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Please note that Mommsen uses the AUC chronology (Ab Urbe Condita), i.e. from the founding of the City of Rome. You can use this reference table to have the B.C. dates

THE HISTORY OF OLD ROME

V. The Establishment of the Military Monarchy

From: The History of Rome, by Theodor Mommsen
Translated with the sanction of the author by William Purdie Dickson


The History of Old Rome

Chapter III - The Fall of the Oligarchy and the Rule of Pompeius

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Page 7

Quarrel between the Government and Their General Pompeius

But this state of matters so favourable to the government was altered, when the differences became more distinctly developed which subsisted between it and those of its partisans, whose hopes aspired to higher objects than the seat of honour in the senate and the aristocratic villa. In the first rank of these stood Gnaeus Pompeius. He was doubtless a Sullan; but we have already shown(2) how little he was at home among his own party, how his lineage, his past history, his hopes separated him withal from the nobility as whose protector and champion he was officially regarded.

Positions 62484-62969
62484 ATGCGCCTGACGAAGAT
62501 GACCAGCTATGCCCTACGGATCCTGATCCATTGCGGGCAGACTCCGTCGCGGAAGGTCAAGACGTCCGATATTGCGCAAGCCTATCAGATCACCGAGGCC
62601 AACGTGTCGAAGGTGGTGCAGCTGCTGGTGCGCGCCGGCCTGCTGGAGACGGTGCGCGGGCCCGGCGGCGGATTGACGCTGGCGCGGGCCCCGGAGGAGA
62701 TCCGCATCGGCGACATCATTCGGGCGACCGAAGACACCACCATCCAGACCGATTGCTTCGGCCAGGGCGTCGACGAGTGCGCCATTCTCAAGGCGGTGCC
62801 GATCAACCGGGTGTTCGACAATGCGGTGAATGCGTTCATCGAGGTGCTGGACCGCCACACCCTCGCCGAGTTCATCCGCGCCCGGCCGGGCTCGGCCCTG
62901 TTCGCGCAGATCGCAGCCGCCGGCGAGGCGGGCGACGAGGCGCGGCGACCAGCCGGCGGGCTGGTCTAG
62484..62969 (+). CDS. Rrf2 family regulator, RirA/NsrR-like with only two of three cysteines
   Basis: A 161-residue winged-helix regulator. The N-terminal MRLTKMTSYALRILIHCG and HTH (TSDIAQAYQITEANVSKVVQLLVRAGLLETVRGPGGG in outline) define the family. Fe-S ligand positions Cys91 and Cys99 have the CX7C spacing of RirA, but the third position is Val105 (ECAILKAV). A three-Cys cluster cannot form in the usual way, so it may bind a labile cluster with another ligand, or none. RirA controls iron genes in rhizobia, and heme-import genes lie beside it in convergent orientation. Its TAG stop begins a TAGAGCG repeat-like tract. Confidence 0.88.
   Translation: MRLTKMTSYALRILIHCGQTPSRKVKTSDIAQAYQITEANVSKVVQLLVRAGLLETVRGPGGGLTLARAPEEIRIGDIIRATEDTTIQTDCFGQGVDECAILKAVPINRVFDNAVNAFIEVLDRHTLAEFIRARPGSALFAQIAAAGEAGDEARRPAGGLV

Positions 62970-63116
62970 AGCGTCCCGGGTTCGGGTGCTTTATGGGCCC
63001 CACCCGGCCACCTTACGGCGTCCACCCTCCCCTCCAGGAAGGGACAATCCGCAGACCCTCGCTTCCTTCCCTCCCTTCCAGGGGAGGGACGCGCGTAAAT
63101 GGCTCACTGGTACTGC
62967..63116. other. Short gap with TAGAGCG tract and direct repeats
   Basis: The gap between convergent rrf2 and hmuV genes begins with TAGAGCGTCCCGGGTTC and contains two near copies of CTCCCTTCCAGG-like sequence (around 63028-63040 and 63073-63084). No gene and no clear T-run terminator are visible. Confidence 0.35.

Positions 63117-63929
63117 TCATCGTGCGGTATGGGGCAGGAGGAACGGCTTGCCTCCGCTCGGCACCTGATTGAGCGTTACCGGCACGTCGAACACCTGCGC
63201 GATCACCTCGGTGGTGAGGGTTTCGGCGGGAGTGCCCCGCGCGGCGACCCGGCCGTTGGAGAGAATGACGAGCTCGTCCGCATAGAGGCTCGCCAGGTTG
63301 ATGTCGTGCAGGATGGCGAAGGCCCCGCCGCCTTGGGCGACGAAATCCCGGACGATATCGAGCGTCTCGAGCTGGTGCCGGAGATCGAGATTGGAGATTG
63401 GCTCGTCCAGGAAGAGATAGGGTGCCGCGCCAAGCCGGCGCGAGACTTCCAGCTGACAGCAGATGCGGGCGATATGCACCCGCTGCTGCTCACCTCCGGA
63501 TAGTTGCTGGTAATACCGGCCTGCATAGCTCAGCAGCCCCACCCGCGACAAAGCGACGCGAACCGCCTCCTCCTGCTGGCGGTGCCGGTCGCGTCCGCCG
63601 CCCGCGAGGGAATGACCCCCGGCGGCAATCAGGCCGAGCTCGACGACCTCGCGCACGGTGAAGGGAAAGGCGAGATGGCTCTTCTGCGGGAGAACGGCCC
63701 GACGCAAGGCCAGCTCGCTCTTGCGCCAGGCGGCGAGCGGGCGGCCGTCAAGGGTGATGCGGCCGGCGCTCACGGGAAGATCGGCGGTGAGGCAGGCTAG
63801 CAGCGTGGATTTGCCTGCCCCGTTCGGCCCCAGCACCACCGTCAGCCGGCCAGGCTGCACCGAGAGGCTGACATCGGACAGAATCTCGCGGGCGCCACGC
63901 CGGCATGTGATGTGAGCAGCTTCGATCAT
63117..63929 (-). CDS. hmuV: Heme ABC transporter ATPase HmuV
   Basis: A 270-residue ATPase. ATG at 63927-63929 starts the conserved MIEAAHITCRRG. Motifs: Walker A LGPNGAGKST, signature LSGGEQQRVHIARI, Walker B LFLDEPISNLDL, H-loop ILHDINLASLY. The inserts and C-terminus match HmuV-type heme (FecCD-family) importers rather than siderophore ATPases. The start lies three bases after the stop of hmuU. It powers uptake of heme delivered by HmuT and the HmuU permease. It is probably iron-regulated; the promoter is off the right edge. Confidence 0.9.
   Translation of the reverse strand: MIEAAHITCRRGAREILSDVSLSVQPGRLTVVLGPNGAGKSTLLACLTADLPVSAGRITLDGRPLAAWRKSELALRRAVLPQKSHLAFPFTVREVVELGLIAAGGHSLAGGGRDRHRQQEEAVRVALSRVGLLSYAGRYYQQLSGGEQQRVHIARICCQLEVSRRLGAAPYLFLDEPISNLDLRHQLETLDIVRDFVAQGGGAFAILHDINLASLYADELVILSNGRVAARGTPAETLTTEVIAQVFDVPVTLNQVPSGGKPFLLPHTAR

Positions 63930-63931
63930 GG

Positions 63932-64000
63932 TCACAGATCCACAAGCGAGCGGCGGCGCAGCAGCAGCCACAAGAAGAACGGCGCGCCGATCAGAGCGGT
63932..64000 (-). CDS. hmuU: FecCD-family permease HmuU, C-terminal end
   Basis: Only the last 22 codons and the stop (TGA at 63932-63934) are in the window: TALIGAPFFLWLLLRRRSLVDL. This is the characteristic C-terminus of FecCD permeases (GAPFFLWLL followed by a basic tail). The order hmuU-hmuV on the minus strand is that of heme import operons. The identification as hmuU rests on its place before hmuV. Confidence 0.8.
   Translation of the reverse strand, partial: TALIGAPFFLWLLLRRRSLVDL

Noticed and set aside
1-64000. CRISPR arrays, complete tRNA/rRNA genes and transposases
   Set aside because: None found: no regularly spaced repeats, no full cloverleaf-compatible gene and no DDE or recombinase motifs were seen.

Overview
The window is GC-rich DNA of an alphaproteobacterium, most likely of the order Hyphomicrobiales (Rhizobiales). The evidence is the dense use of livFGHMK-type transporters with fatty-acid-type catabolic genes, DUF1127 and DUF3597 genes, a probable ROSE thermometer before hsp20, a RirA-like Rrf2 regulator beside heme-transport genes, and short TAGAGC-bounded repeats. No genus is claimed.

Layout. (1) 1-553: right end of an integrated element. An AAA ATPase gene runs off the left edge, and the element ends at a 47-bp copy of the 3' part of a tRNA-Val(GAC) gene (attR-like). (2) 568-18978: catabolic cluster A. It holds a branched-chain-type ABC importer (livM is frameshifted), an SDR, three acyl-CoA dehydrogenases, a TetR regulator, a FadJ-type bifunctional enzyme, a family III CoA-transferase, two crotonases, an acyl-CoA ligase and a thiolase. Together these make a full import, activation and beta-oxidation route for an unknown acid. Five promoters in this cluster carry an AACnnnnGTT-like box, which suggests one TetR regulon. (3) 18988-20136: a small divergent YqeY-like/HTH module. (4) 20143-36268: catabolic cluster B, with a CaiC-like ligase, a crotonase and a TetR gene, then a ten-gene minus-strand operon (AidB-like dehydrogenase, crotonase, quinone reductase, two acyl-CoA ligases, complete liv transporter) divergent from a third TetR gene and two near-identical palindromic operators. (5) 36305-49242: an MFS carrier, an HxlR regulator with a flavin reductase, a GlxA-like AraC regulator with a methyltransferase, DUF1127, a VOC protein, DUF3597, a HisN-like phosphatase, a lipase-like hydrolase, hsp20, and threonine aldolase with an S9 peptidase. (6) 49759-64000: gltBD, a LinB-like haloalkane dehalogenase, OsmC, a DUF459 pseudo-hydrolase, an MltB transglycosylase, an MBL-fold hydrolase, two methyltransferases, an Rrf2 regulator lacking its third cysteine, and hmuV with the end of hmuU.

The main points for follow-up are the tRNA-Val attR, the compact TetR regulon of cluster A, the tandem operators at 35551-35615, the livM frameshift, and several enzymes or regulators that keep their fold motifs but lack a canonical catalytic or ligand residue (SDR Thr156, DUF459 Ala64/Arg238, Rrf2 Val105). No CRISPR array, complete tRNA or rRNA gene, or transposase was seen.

2. Cf. V. I. Pompeius

The breach already apparent had been widened irreparably during the Spanish campaigns of the general (677-683). With reluctance and semi-compulsion the government had associated him as colleague with their true representative Quintus Metellus; and in turn he accused the senate, probably not without ground, of having by its careless or malicious neglect of the Spanish armies brought about their defeats and placed the fortunes of the expedition in jeopardy. Now he returned as victor over his open and his secret foes, at the head of an army inured to war and wholly devoted to him, desiring assignments of land for his soldiers, a triumph and the consulship for himself.

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Reference address : https://www.ellopos.net/elpenor/rome/5-03-fall-oligarchy-pompeius.asp?pg=7